Trade-based statecraft: the new spatial logic of the state (TRADECRAFT)

Name of applicant

Peer Schouten


Senior Researcher


Danish Institute for International Studies


DKK 4,104,803



Type of grant

Semper Ardens: Accelerate


What does Helsingør 500 years ago share with Bunagana in eastern Congo today? For centuries, the Øresundstold constituted the Danish crown’s main source of revenue: transit taxes levied at the Bunagana checkpoint are today a key source of financing for the rebel group M23. Both are instances of a widespread phenomenon whereby rulers gain power from, and fight over, control over points of passage along transport routes where wealth can be extracted from flows of transnational trade. The project explores this phenomenon, positing they exemplify a new spatial logic of statecraft—trade-based statecraft—that was widespread before states gained the capacity to exercise control over the populations within their territories, and that today still prevails, outliving efforts to build territorial states in developing countries.


Exploring this phenomenon is important, because it contradicts a deeply rooted definition of statehood in terms of control over the population within a bounded territory, which prevails within the political sciences and adjacent disciplines and informs policy interventions. However, states only developed the corresponding capacities fairly recently, and in many places, these capacities have been crumbling since the end of the Cold War. TRADECRAFT explores the much longer history of a form of statecraft that precedes the modern state, and that is rapidly overtaking it again in fragile states. It is a form of statecraft premised on a radically different spatial logic, in which rulers simply tax transnational trade, requiring much less effort than attempting to extract wealth from often poor populations scattered in vast territories. This form of statecraft is overlooked, I suggest, because our theories of statecraft are concerned with explaining the transformation into the territorial states we know now, not studying the alternatives fiscal strategies that for a much longer time formed resilient avenues of statecraft. Yet, preliminary evidence of thousands of toll barriers in the developing world suggest we urgently need a better understanding of how control over passage along trade routes drives conflict and builds states.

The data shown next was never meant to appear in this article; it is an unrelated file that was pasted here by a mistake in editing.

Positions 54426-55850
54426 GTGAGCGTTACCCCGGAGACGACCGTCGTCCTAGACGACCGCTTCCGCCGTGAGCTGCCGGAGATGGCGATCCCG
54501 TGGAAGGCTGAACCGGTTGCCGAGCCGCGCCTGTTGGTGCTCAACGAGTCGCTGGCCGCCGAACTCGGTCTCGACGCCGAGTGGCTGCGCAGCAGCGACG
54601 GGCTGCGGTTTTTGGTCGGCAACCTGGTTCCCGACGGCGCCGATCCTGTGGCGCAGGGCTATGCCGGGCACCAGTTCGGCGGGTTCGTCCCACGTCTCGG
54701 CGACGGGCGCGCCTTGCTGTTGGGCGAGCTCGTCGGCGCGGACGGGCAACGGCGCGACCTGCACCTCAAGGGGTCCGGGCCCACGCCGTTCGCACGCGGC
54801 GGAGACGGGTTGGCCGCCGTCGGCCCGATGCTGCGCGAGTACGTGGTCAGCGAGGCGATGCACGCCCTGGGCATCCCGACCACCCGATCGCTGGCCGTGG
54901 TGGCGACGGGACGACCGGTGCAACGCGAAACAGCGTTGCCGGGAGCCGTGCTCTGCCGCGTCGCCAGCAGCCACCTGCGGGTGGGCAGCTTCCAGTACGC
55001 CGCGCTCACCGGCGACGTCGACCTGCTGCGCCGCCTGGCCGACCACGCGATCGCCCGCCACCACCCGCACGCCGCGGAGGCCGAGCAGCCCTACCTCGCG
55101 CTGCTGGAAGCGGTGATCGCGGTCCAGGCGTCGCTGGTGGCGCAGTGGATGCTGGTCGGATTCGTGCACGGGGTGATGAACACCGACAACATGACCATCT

To answer its research question, the project develops a theoretical argument that posits a new and powerful logic of statecraft, premised on toll barriers along transnational trade routes. The project brings together an interdisciplinary research group that develops an innovative combination of historical and geographical methods to analyze and cartographically visualize evidence from historical archives and through surveys. The project focuses on select cases in pre-Napoleonic Europe, arguably the heyday of this form of statecraft, and in present-day Africa, exploring how toll barriers and control over trade routes underpins both competing state-building efforts (in the Horn of Africa) and political fragmentation (in the Sahel). By casting doubt on the assumption that the ambition of fully incorporating all territory and people in it is hard-wired into all modern states, the project hopes to break new ground on how we conceptualize states within the political sciences, with implications for research agendas across disciplines concerned with contentious politics.

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